Marianna Brotherton BB ’14
Marianna received her undergraduate degree from St. John’s College before attending the two-year NBSS Bookbinding program. She has served as a conservation intern in labs at both MIT and the Boston Public Library, and was the 2014 Von Clemm Fellow in Conservation at the Boston Athenaeum.
She serves on the The Guild of Book Workersboard as Communications Chair, and is also a member of the American Institute for Conservation of Historic and Artistic Works (AIC).
What led you to become a student at NBSS?
I was looking to round out my liberal arts education from St. John’s College. After briefly talking to an alumni who, at the time had been attending NBSS, I was hooked! The ideals of Sloyd perfectly fit with my undergraduate degree in philosophy; and bookbinding provided a way to continue to work with the books and ideas I enjoyed studying.
What was the best part of your education?
Handling rare books, learning to work with different materials and tools, finding a creative outlet… but most importantly joining a group of passionate and talented colleagues!
What are you up to now?
I’m currently working out of my home studio in Chicago where I bind and repair books. When not at the bench, you can find me baking bread or chasing after my two-year old.
What personal or professional advice do you have for NBSS students in your industry?
Get involved with the community in as many ways as you can! Get on Instagram, take workshops, join groups like AIC or the Guild of Book Workers, reach out to local binders to grab a coffee or tour their studio, explore the Special Collections in your local library – anything you can do to better connect yourself to the work and minds of binders past and present. We’re a very welcoming bunch, and the more colleagues you have (virtual or IRL) to bounce ideas off of, be inspired by/inspire the better!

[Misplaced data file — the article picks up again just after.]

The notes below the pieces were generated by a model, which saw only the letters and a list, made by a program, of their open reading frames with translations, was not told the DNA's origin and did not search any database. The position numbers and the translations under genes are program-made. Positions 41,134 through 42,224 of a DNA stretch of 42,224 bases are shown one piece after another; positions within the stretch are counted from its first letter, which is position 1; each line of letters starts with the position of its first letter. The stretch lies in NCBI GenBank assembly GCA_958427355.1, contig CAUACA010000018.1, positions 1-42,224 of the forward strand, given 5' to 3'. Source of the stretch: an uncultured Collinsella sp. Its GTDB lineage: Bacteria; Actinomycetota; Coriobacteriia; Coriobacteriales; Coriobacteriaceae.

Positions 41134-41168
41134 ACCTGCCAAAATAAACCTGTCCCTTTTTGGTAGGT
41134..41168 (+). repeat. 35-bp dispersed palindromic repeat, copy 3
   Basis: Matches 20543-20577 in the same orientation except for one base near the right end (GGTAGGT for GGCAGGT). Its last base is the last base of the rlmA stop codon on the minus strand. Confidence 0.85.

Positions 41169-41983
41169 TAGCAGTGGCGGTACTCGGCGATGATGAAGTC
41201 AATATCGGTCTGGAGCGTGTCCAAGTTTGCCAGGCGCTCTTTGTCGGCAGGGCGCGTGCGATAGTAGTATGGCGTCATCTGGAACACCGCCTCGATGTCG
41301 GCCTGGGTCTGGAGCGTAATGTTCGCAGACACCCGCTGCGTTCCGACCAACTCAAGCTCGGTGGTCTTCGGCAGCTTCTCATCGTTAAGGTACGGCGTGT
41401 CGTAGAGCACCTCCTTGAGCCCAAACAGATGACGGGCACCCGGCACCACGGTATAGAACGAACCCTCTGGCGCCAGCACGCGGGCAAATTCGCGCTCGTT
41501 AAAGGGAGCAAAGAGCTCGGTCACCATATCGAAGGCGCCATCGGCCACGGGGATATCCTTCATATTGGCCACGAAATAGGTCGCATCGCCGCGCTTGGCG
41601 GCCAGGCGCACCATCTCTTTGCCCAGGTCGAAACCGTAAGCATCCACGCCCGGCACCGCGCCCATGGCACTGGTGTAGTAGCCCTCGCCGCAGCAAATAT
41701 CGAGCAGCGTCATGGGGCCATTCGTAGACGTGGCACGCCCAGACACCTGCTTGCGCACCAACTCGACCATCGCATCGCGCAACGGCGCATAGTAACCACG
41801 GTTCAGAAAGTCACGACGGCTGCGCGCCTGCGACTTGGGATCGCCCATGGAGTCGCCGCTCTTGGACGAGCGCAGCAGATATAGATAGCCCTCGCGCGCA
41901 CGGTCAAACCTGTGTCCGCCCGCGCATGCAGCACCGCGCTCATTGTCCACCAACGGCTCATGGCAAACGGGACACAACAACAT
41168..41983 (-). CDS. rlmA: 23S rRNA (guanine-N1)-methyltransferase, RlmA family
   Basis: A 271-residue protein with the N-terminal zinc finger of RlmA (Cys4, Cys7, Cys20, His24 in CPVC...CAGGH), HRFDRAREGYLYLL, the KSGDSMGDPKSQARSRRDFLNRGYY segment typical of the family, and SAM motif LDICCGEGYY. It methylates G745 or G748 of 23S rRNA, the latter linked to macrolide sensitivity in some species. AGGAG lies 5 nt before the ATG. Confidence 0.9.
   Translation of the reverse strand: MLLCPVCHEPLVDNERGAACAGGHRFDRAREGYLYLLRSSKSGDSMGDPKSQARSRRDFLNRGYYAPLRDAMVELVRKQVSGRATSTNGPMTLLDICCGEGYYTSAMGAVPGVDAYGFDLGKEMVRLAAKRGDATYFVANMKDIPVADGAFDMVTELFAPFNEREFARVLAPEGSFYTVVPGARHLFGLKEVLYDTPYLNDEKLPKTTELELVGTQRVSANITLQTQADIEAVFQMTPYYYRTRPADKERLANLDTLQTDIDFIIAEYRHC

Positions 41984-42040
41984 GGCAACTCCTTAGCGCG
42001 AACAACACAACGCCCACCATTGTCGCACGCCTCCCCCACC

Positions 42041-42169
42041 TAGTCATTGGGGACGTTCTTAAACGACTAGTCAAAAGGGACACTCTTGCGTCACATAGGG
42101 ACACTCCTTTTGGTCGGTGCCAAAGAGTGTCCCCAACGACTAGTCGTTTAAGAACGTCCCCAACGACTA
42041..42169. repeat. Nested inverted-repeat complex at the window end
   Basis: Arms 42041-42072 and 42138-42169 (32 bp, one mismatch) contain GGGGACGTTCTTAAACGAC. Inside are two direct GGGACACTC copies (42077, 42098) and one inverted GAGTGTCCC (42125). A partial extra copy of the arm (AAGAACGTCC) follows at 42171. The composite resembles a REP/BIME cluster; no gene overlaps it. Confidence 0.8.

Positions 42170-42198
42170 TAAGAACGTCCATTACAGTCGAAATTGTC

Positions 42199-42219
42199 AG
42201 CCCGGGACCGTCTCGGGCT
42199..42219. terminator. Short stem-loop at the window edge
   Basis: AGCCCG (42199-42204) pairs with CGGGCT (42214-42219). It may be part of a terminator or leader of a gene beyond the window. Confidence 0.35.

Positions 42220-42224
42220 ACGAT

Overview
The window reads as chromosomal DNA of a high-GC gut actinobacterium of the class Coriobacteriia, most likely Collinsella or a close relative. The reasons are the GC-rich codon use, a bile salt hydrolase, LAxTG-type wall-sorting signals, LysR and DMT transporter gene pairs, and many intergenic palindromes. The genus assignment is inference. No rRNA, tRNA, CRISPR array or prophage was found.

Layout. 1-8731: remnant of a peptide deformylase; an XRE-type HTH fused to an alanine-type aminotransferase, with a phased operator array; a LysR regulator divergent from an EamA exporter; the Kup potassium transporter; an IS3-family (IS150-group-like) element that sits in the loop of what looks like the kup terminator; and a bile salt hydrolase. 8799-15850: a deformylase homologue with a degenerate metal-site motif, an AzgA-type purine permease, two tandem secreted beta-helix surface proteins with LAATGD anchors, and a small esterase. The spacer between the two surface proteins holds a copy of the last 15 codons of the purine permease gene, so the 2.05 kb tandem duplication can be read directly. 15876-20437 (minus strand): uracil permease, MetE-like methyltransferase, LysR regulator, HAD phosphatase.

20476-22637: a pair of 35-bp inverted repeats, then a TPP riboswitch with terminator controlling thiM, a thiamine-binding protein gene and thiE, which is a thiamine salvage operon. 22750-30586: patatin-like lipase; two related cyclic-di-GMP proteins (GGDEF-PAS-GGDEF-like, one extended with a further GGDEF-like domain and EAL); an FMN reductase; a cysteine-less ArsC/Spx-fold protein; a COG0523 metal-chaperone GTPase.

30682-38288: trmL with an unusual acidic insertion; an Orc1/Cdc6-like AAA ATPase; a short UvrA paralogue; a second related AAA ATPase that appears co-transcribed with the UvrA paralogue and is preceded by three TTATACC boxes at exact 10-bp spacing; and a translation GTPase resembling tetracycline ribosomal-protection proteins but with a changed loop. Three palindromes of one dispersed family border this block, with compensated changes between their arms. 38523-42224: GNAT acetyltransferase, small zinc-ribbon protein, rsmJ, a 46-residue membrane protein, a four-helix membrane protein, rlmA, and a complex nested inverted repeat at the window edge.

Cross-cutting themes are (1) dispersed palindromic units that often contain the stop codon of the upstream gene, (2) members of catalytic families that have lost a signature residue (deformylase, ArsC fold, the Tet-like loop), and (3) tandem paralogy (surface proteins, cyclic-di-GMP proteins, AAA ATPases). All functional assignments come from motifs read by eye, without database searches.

Can you describe your work in just three words?
Detailed. Functional. Connected.
Where do you get inspiration?
Working from home, I have found the internet to be a wonderful place to connect to libraries, personal collections, antiquarian dealers, and artists. Bookbinding has a wonderful history of building off of past techniques, and the detailed photos of books that I have access to digitally has been instrumental in helping me improve my techniques, and take inspiration from global and antique designs. Most of my work is in repairing older volumes, so learning about the appropriate methods and styles helps me make informed treatment decisions that are both modern, yet sympathetic to the original volume.
Favorite tool or machine?
A sharp scalpel and a clean bone folder.
Every time I get to hand a restored family heirloom back to the client. Working on historical items is thrilling, but there’s something intimate about helping someone preserve their family’s history.
Best advice you’ve gotten?
Imagine your dream day, and then continue to ask yourself if this project, position, etc is helping you to live it out. Make sure to notice when what you imagined starts to change, because just like your work, your dreams will evolve. Give yourself the grace and freedom to shift directions, and to grow in your craft. In our line of work, it’s often the unexpected that shapes your career.
Dream project or job?
Move my in-home studio into a makers space. Some of the best parts of NBSS was having all of the different creative energies and potential for collaboration under one roof!